In this talk, I will focus on apoptotic pathways that have been
shown to be active in skeletal muscle during periods of muscle loss.
Apoptosis in skeletal muscle occurs under
various conditions and in pathological and non-pathological perturbations.
This include but are not limited to muscle loading,
aging, muscle disuse, and denervation.
Conditions of extreme muscle loading and bulky apoptotic signaling,
perhaps in part, a result of
muscle damage or increases in oxidative stress to the muscle.
Although resistance exercise has been used to offset muscle loss with aging,
sarcopenia or muscle wasting with age is inevitable.
Apoptosis has a role in regulating sarcopenic loss of muscle fiber number,
controlling atrophy of the existing muscle fibers,
and regulating at least in part the degree
to which hypertrophy can occur in loaded muscles.
Unloading and disuse, whether by prolonged bed rest or experimentally
in animals reduces muscle mass and invokes apoptotic signaling.
Denervation by loss of the motor nerve to the muscle,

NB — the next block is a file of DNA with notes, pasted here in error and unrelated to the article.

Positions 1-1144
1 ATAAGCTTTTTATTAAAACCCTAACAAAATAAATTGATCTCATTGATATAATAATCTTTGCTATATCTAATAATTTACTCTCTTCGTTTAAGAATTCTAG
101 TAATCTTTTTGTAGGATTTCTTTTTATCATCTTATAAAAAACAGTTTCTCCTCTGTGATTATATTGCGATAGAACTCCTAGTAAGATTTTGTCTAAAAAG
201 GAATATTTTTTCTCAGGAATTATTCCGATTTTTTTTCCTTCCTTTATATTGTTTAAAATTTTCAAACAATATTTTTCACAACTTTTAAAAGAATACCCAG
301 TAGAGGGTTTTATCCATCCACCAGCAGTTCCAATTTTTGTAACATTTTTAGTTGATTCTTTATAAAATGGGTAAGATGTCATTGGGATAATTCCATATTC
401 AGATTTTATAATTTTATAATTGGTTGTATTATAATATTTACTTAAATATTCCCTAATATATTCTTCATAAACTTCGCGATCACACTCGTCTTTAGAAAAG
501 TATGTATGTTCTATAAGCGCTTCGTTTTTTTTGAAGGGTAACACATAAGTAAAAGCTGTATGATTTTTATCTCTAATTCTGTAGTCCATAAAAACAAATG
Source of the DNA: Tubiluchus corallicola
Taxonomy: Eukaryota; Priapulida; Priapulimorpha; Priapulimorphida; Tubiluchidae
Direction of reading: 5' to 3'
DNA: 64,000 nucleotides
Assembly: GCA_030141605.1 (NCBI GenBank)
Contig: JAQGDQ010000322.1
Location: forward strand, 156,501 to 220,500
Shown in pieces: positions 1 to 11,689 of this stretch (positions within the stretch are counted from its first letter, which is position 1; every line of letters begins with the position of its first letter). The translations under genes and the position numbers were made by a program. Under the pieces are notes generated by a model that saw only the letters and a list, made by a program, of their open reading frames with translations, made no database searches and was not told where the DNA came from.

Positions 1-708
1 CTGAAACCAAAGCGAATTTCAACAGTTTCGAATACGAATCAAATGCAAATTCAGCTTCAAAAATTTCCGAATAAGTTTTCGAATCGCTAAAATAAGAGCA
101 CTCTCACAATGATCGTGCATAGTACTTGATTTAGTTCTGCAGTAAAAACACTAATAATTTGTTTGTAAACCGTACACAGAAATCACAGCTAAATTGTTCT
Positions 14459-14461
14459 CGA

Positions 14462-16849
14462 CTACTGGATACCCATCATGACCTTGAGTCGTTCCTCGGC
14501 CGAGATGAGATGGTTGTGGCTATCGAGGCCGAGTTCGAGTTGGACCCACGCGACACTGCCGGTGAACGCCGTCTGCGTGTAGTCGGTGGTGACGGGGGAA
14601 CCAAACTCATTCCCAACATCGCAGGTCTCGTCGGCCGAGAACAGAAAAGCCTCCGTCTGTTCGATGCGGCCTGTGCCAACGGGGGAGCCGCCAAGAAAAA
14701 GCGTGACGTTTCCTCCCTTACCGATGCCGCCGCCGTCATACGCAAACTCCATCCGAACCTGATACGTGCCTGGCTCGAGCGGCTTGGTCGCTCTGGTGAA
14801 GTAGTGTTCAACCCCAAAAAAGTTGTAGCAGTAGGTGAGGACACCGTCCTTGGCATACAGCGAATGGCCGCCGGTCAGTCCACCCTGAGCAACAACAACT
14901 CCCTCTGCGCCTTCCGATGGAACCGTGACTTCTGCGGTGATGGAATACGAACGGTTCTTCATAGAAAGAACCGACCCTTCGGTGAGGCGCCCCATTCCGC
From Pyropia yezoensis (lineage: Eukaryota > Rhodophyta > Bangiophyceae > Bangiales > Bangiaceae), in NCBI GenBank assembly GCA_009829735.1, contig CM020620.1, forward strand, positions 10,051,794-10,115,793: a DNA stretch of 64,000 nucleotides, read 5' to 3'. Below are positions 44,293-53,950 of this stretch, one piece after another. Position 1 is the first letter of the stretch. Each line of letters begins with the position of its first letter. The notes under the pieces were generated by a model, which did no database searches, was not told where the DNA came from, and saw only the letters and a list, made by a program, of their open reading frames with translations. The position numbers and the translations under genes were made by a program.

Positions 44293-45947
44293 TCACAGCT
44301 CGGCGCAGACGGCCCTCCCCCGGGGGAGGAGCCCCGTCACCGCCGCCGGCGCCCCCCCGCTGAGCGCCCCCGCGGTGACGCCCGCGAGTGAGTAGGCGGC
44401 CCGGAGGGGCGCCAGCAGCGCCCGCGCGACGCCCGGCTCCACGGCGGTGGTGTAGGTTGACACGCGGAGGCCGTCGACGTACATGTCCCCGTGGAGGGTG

whether by directly severing the nerve or by
spinal cord injury results in massive muscle loss,
and this is accompanied by increased apoptotic signaling in the muscle.
Apoptosis in skeletal muscle is more precisely described as nuclear apoptosis.
Why this distinction for nuclear apoptosis?
Muscle fibers are multinucleated and consisted both post-mitotic myonuclei,
and Dorman's satellite cells,
so they're capable of proliferation.
Unlike single-cell systems, which die if the nucleus is eliminated by apoptosis,
the elimination of a single nucleus may make muscle fiber a little bit smaller,
but it will not result in the death of the multinucleated muscle fiber.
Many nuclei must die and be eliminated before the entire muscle cell dies.